Cornell student Robert Schooler was shocked at the pro-GMO propaganda emanating from Cornell University and it’s Gates-funded ‘Alliance for Science’. But rather than just complain about it, he decided to fight back - with his popular ‘GMOWTF’ website and an important lecture series this fall by GMO experts on the Cornell campus - the ones that Cornell has been ignoring for years.
What I’m going to do about all of this
You didn’t think I was just going to complain about a pro-GMO, industry-sponsored Cornell all day, did you? Good, because I have come up with a plan to create actual, lasting change on campus.
A student-led, expert-backed, evidence-based GMO course
I have decided to host an independent course on the current GMO paradigm, in response to Cornell’s course. It will be held on campus, but will have zero influence from Cornell or any biotech organization. Every Wednesday evening, from September 7th to November 16th, we will host a lecture. This lecture series is completely free, open to the entire Cornell community and broader public, and will be published online (for free, forever) at my project, gmowtf.com
With an opinion like that I assume you also believe that Galileo Galilei should have kept his mouth shut and thoughts to himself too and thereby avoided a life time of imprisonment, for daring to challenge the establishment with his “minority” views. And, we all now know whose views “eventually” withstood the test of time.
Based on past scientific corporate lies, I believe it’s good to have a healthy dose of skepticism whenever “claims” are being made, scientific studies are being thrown around or “scientists” are being used to make declarative statements.
Deceit and Denial: The Deadly Politics of Industrial Pollution
Deceit and Denial offers a devastating account of the history of cover-ups of massive harms to public health by the lead and vinyl industries. Drawing on internal industry documents obtained in the course of lawsuits against the industries, the book paints a shocking picture of corporate indifference to human life.
My note: With regard to “tetraethyl lead” in our fuel and germane to relying too heavily on “studies” funded by the corporations who benefit from them and the scientists who conducted them …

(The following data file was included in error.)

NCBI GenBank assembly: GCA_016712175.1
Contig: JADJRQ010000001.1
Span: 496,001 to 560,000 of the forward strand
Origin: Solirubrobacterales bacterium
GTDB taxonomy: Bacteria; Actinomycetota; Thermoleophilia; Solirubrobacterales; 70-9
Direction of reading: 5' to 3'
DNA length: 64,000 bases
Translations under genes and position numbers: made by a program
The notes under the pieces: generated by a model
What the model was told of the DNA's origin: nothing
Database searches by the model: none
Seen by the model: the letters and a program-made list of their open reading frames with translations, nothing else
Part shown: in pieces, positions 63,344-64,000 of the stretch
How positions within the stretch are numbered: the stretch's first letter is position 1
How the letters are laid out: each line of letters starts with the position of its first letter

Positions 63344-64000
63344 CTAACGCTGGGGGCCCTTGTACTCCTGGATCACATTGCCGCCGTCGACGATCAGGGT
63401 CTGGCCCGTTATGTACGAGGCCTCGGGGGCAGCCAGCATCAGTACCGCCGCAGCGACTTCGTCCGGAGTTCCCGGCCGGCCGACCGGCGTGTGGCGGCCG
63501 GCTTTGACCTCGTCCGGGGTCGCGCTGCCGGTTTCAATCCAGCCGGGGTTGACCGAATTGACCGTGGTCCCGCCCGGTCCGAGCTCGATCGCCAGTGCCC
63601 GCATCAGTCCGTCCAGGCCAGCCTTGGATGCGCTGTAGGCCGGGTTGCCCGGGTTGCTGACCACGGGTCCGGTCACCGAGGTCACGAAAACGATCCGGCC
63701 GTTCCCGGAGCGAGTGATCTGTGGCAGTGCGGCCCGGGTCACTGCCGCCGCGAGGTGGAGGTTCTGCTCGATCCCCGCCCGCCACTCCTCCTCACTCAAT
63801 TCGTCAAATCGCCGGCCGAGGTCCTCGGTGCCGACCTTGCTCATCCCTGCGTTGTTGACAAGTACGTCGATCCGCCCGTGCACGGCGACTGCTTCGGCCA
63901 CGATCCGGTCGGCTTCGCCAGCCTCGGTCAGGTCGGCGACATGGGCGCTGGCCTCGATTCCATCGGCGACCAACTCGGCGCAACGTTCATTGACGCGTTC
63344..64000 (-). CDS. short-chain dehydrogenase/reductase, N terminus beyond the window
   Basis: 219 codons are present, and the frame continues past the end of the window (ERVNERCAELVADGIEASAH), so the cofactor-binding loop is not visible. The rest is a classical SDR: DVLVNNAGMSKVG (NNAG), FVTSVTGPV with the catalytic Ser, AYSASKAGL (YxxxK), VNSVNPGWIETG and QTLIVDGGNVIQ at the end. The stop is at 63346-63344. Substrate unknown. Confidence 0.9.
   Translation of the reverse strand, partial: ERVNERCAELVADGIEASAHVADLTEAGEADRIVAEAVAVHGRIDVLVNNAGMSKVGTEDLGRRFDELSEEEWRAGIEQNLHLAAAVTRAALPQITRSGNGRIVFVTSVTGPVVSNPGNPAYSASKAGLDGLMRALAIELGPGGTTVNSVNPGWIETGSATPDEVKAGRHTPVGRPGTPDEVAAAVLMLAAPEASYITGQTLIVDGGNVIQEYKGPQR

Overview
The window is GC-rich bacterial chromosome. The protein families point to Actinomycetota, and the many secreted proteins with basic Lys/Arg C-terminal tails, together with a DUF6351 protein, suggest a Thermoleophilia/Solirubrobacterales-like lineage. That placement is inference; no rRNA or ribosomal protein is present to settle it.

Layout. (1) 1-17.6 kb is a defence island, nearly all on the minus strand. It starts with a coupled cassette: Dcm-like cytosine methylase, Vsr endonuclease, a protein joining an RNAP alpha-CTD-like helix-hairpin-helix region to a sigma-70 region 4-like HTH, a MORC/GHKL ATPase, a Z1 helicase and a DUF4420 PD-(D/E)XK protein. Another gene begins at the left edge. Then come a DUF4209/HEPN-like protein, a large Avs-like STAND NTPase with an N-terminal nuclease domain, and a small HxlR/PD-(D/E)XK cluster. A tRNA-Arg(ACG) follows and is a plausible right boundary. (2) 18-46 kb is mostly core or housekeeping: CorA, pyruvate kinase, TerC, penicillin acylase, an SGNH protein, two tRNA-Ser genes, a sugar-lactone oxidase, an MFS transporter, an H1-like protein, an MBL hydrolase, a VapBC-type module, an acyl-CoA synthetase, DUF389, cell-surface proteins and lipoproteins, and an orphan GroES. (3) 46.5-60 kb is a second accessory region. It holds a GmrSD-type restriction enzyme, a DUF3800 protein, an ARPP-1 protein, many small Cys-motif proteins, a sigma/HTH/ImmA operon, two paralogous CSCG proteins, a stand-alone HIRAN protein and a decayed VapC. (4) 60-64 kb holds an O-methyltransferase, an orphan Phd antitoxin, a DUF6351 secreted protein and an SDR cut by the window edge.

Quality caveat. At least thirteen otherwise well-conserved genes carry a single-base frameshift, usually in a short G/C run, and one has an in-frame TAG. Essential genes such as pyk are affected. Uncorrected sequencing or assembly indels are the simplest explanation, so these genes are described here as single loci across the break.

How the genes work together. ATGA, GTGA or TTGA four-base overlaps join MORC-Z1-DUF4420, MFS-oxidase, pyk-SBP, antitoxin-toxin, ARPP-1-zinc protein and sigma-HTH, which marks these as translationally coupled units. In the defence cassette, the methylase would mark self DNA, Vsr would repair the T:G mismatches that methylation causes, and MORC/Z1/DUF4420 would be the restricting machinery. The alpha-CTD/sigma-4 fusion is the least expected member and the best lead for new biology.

“Heavily funded by industry, University of Cincinnati Professor Robert Kehoe for decades was the most prominent researcher in the field. He had the greatest resources and access to industry information. Through numerous testimonies and interventions, he deflected regulatory efforts. In Ethyl’s commissioned history, a company official said Kehoe “bought us time.””
My note: “bought us time; for what, you ask?” To continue the lie that “tetraethyl lead” was safe and to continue to profit from said lie while polluting the environment and everything that lives in it
Speaking of Scientists: forget you ever heard: “Better Things for Better Living . . . Through Chemistry"
Here is…The Teflon Toxin; DuPont and the Chemistry of Deception
DuPont scientists had closely studied the chemical for decades and through their own research knew about some of the dangers it posed. Yet rather than inform workers, people living near the plant, the general public, or government agencies responsible for regulating chemicals, DuPont repeatedly kept its knowledge secret.
Take your pick; on everything from Global Warming to Big Tobacco…
“Merchants of Doubt” tells the controversial story of how a loose-knit group of high-level scientists and scientific advisers, with deep connections in politics and industry, ran effective campaigns to mislead the public and deny well-established scientific knowledge over four decades. The same individuals who claim the science of global warming is “not settled” have also denied the truth about studies linking smoking to lung cancer, coal smoke to acid rain, and CFCs to the ozone hole. “Doubt is our product,” wrote one tobacco executive. These “experts” supplied it.